Gentefied - Season 1Directed by Marvin Lemus Publishing House: Netflix Released: 02.21.20 Review by Philip Jean-Pierre | February 20, 2020 at 6:00 PM
Basically: What happens when you mix three Mexican-American cousins, the American Dream, and the best tacos in Boyle Heights? Have a seat at Mama Fina’s and find out.
If the saying “you can’t go home again” is true, then what happens when home isn’t there anymore? This is the premise of the Netflix comedy-drama Gentefied. It’s about family, tradition, and the promise of a better tomorrow. Based on the digital series entitled Gente-fied created by Marvin Lemus and Linda Yvette Chávez, this series focuses on seven Latinx characters dealing with the effects of change in L.A.’s Boyle Heights. Bi-cultural millennials and old-school paisano business owners hustle to create spaces that celebrate their Latinx identities, while facing rent hikes, a housing crisis, and a steady stream of outsiders threatening to gentrify their “barrio”.
Picked up by Netflix as simply Gentefied, we are introduced to the Morales family. Casimiro “Pop” Morales (Joaquin Cosio) is the patriarch and owner of Mama Fina’s Tacos, a staple in the Boyle Heights community. A proud man, Pop has to deal with a world he promised his family…but that world apparently no longer has no place for him in it. His grandson Erik (J.J. Soria) stands as Pop’s second at Mama Fina’s.
With dreams of running Mama Fina’s someday, Erik wants to honor and protect his grandfather’s legacy. A once-troubled young man, Erik has challenges of his own to face—namely a child on the way with his somewhat-estranged “girlfriend” Lidia
Solis (Anna Gonzales), a Stanford graduate who has returned home to give back to
Photo: Kevin Estrada/Netflix
A far-cry from Erik’s cousin and Pop’s second grandson is Chris Morales (Carlos Santos), a modern-day chef with his own plans for Mama Fina’s. Those plans have all the trappings of gentrification’s finest culinary abominations. Four words, people: “Chicken tikka masala tacos.” Caught in the middle of this tumultuous taco tantrum is Ana Morales (Karrie Martin), Pop’s youngest granddaughter. She has her own dreams but must contend with being a queer woman of color with a passion for art and an aunt who doesn’t understand why her niece can’t get a REAL job. As an artist and writer, that bit of dialogue hit me right in my second-generation Haitian heart.
If all that sounds overwhelming, imagine being the family. In truth, the brilliance of the series lies in the depth of the characters. Each one sheds light on the struggles of living in two Americas—on one side, your culture and family are who you are no matter what anyone says. On the other hand, a future you have been raised to not only want but believe is achievable. This balancing act is where the series shines. It is an unabashed look at growing up as an immigrant in an America that thrives on enjoying the contribution of the “Latinx” but fails to recognize there is more than just tacos, tequila, and Cinco De Mayo celebrations in that contribution.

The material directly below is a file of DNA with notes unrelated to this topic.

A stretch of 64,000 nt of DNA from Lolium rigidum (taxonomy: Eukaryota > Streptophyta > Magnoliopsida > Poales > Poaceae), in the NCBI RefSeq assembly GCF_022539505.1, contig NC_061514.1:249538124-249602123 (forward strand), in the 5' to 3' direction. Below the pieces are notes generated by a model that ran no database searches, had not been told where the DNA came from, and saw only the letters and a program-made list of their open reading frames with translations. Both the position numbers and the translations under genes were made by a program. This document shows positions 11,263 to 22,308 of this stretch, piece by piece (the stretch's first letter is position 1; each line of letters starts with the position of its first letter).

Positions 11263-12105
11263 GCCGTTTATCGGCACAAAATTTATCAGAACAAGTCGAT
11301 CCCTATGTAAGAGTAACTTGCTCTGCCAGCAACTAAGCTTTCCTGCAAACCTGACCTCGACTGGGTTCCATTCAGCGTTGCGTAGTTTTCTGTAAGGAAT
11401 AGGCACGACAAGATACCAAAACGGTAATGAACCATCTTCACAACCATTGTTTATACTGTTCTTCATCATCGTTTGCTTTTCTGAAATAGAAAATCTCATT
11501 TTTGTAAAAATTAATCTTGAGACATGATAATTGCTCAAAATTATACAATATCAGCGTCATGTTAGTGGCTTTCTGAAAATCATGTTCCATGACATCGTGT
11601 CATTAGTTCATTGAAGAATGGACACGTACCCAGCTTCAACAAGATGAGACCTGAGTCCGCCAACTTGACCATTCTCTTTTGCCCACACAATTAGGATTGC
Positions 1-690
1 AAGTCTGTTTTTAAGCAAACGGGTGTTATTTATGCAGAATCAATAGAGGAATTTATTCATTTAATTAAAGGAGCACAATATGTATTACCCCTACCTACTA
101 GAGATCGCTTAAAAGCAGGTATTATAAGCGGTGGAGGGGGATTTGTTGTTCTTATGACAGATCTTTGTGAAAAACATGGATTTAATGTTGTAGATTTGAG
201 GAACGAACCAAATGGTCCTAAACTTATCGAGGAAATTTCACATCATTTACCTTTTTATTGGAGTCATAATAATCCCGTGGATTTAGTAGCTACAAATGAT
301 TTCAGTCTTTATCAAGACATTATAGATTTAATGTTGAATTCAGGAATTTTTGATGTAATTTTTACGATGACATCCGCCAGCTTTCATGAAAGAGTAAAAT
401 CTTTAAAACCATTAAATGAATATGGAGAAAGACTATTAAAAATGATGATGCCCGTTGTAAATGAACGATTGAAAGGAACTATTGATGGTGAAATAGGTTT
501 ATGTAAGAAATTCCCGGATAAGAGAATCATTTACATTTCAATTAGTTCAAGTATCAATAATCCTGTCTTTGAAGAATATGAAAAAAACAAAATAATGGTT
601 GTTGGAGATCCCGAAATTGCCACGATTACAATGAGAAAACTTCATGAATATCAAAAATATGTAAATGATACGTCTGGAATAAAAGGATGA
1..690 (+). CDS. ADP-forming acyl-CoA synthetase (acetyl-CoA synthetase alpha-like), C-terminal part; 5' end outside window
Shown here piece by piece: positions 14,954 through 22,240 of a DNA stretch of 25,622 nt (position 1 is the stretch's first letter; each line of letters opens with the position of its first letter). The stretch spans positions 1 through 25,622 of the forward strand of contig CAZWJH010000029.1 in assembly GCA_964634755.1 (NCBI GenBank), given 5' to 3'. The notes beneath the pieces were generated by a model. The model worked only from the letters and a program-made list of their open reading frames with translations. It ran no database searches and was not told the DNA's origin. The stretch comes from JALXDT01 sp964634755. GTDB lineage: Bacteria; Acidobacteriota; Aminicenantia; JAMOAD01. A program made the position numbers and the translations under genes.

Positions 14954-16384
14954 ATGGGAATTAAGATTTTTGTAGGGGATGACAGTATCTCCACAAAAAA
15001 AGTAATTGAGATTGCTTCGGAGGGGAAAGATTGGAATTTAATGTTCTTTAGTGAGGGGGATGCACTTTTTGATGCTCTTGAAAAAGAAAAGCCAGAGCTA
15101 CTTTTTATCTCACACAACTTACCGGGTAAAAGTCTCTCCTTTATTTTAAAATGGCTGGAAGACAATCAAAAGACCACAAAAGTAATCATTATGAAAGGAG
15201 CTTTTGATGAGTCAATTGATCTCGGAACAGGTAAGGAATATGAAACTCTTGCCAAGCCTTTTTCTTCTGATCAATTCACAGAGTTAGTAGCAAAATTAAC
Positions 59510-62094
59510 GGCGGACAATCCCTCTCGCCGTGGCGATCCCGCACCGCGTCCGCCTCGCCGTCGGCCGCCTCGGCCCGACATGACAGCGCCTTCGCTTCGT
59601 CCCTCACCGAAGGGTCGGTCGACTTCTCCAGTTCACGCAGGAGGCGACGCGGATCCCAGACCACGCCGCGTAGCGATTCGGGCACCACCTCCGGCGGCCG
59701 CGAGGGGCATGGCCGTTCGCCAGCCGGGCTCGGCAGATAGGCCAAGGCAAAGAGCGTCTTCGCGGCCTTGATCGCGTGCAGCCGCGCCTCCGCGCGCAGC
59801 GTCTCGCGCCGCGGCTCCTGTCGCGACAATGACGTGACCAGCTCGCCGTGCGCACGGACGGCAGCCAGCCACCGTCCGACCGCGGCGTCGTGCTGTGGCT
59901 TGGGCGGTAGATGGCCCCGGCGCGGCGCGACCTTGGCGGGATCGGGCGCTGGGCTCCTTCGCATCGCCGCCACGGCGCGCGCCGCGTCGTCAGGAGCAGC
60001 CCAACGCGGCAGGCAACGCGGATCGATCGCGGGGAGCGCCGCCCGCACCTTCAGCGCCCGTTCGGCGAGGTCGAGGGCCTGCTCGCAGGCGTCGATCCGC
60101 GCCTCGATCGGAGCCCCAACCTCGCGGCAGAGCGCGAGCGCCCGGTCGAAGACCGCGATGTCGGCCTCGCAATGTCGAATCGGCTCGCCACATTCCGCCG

Photo: Kevin Estrada/Netflix
The talented cast shows us a world that we may not understand but we can still identify with. The mistake many shows seem to revel in is the insistence that the audience see stories like this through the lens of white Americans—seeking to show parallels to elicit sympathy for this “urban” narrative. Gentefied is unapologetically LATINX. Switching effortlessly between English and Spanish, they blend slang from both languages seamlessly into their conversations, always reminding you who these people are. They even joke about using their “white voice”—and yes, America, EVERY PERSON OF COLOR has a white voice. It’s how we assimilate to survive and allows us not to have to justify our presence in a country that says, “Give me your tired, your poor, Your huddled masses yearning to breathe free.”
From the very beginning, you are shown not a cliché of a story but a community. We are shown beautifully funny, flawed, tragic, ridiculous characters that you root for because you see yourself in them and every hurdle they face. From Erik’s disastrous attempts at courting his estranged girlfriend to Chris’ daily struggle to prove he is “Mexican” enough, we are shown this is a family.
This is a community.
This is America.
In the End: Gentefied has all the ingredients of a classic American story about family. It recalls the past in order to build a better tomorrow while trying to leave no one behind. The only difference from other stories we’ve seen is there is more seasoning and flavor to this recipe.